Lavender (Essential Oil Information)

Scientific Name: Lavandula officinalis, lavanda

Family: Labiate


Description: Lavendar essential  oils comes from the lavendar plant. It’s a small, straight rustic evergreen shrub may reach over a meter in height, needing support. It is not only grown for the delicate perfume of its flowers but also for its thick silvery leaves. It grows spontaneously in hilly areas. Lavandula spice is found up to 500 meters above sea-level but suffers cold.

Trunk: Elegantly curved, lavander stems become woody after the 2nd year, the branches tending to peel when old.

Foliage: Opposite, linear and covered by fine silvery hairs on the mature leaves but white on those younger. More or less intensely perfumed depending on the variety.

Flowers: These summer blossoms consist of numerous small thick tubular classically lavender in color flowers, sometimes pale or intense blue, white or pink. Each spike develops at the end of a thin straight stem of about 50 cms in length.

Habitat: Lavender likes a temperate climate and is present in most Mediterranean countries, the dry, light, calceous and non-compact earth being ideal for its cultivation.

Cultivation: This presents no difficulty but drainage is essential to protect the roots. Planting on slopes is recommended due not only to the drainage of rain water but also to stop land sliding. Can also be grown in pots if kept outside.

Exposition: All varieties love the sun and fresh air which help prevent the growth of fungus.

Reproduction: The easiest and most common method is to cut 15 cms. talea from the semi-woody branches of young plants when the temperature is mild, preferably during the second year of its growth.

Growth: Plants should be well-pruned at the end of flowering and more lightly in spring, in order to eliminate branches ruined by snow or frost and to encourage new budding.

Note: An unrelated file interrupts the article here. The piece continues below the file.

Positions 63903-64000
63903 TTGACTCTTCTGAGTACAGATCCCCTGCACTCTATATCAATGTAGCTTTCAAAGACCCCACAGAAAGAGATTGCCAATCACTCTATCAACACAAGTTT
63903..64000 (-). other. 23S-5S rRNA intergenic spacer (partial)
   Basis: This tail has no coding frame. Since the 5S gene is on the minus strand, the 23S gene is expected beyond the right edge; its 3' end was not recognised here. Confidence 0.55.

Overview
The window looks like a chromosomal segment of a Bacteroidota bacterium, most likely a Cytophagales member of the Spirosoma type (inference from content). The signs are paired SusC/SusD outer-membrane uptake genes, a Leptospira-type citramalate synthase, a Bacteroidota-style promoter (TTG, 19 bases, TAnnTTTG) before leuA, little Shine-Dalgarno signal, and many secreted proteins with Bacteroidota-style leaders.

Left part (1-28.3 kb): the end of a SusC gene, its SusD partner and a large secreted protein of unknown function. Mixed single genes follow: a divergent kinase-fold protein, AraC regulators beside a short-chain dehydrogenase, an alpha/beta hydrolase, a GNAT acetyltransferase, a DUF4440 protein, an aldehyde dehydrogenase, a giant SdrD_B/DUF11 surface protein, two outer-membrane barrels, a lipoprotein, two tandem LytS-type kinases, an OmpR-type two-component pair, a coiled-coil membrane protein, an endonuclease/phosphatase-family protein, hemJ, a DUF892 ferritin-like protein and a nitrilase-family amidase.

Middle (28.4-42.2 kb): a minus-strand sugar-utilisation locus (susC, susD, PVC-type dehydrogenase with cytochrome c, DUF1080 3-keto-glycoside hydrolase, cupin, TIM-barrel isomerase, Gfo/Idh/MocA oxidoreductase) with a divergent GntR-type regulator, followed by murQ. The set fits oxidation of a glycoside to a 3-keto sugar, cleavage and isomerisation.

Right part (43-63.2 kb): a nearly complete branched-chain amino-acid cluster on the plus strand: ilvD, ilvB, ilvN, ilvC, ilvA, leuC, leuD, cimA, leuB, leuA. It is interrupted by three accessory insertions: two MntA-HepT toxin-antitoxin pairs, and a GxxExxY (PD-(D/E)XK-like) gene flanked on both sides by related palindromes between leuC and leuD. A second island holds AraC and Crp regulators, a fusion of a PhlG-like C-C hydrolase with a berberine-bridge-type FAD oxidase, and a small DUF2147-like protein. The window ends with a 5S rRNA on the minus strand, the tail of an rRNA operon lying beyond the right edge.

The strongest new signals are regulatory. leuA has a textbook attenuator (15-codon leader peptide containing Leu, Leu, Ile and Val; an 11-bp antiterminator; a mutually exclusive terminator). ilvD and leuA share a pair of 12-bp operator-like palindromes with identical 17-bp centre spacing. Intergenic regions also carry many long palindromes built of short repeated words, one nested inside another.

Harvest: Pick according to variety of plant, exposition and altitude, remembering that once cut, the essence should be extracted immediately. It is important to harvest during the central part of dry days when the flowers are completely closed.

Storage: Shade-dried lavender leaves can be stored in air-tight tins. Fine linen bags can be placed in wardrobes and drawers to perfume clothes.


Beauty: To obtain home-made lavender water place 30 gms of fresh flowers in half a liter of 32o proof alcohol and leave for a month, filtering thoroughly.

Health: Lavender attracts bees which produce an excellent aromatic honey and also keeps mosquitoes at bay. It is therefore advisable to rub lavender water on the body to avoid insect bites. An infusion of 10 gms of lavender flowers placed in 200 mls of hot water for 3 minutes will alleviate headaches caused by slow digestion as well as relaxing and relieving laryngitis, bad breath and flatulence.

Myth and Legends: The Latin origins of this name leave no doubt as to the use that the Romans made of it for perfuming bath water and as a detergent.